It was 11 years ago that Hurricane Isabel, one of the most significant tropical cyclones to hit the Mid-Atlantic, made landfall along the East Coast.
- Isabel made landfall along the Mid-Atlantic on Sept. 18, 2003. Photo: NOAA
Many of us remember enduring days - some weeks - without power. Flooding and downed trees and power lines were just some of the hardships faced after Isabel slammed into the East Coast on Sept. 18, 2004.
Hurricane Isabel has gone into the record books as one of the most significant tropical cyclones to affect the Chesapeake Bay area since Hurricane Hazel in 1954 and the Chesapeake-Potomac hurricane of 1933. Here are a images of Isabel's impact in our area.
- Isabel Damage
- Isabel Damage
- Isabel Damage in Calvert County, MD
Isabel was the ninth named storm of the 2003 Atlantic hurricane season. It originated about 625 miles west of the Cape Verde Islands on Sept. 6, 2003. The storm tracked westward, gaining intensity and, at one point, reached Category 5 status with maximum estimated sustained winds around 165 mph. Check out Isabel's track:
By the time Isabel made landfall near Drum Point, N.C. around midday Sept. 18, it was still a Category 2 hurricane with maximum sustained winds of 105 mph.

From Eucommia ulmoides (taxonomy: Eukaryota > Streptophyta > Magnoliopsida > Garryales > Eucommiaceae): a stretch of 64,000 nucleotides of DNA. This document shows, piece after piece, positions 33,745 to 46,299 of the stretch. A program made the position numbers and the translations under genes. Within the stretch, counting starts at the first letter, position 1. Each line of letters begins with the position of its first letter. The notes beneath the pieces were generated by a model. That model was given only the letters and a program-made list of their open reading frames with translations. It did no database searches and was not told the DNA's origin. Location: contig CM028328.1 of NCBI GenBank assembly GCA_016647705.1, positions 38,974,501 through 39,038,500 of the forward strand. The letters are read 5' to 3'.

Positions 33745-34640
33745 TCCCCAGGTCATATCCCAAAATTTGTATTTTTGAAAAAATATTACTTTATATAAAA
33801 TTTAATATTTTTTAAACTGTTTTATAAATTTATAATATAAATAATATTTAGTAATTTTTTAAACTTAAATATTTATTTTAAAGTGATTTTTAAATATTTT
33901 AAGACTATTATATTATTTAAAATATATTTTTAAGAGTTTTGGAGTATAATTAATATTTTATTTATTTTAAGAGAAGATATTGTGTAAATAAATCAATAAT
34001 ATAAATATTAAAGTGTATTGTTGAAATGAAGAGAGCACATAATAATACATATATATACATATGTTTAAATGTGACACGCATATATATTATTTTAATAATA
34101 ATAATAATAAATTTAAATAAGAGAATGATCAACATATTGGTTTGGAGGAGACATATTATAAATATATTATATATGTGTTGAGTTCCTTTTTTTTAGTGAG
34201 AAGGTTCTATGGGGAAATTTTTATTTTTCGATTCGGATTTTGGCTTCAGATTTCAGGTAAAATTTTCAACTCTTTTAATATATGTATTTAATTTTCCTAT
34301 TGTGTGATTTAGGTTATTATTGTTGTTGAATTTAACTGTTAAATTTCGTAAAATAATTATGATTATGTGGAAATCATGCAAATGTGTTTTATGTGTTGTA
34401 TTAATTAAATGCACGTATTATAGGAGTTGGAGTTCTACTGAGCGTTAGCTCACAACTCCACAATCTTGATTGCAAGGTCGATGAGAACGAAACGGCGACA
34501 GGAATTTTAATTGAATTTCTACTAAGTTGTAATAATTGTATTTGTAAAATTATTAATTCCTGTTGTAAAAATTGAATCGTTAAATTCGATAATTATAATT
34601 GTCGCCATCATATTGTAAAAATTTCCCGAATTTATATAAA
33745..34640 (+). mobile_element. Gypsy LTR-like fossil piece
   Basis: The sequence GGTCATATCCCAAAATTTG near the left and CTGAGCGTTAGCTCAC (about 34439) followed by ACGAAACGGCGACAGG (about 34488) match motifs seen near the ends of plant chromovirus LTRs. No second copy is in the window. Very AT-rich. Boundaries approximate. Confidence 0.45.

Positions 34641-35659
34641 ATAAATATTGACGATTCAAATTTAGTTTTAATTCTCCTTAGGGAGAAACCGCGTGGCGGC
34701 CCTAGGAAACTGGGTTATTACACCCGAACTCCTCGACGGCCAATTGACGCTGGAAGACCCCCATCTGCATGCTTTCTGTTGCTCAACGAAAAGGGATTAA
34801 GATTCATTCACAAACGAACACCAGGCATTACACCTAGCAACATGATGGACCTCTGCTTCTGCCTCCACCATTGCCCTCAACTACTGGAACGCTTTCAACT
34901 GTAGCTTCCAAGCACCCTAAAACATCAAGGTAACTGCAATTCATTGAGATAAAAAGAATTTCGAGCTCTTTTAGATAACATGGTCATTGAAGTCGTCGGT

Isabel then tracked north-northwest, losing tropical characteristics, but still producing flooding rain and tropical storm force winds. Here's an image of the radar, as the center of Isabel tracked over North Carolina.
- Wakefield, VA NWS
The copious amounts of rain, coupled with strong winds, tore down trees and power lines and even led to a few fatalities.
Locally, the Shenandoah Valley received 6-12 inches of rain. Between two and six inches of rain fell in western Maryland and eastern West Virginia, and the Baltimore/Washington region received a total of one to three inches of rain.
At the height of the storm, Reagan National recorded a wind gust of 50 mph.
Unusually high storm surge accompanied the storm with some watersheds between six and feet above normal. The storm surge in the Chesapeake Bay and Potomac River reached the highest levels since the Chesapeake/Potomac hurricane of 1933.
- USGS - http://md.water.usgs.gov/publications/press_release/2003/2003-10/
From emergency management reports, estimates of about 6 million customers lost power at some point during the storm in North Carolina, Virginia, Delaware, West Virginia, Pennsylvania, and Washington, D.C.
The estimated total economic loss from Isabel was about $5 billion, according to the American Reinsurance Group. With so many people affected by the tropical cyclone, it took a long while to fully recover.
Even with the advanced warning of the hurricane, thousands of people were impacted by Isabel.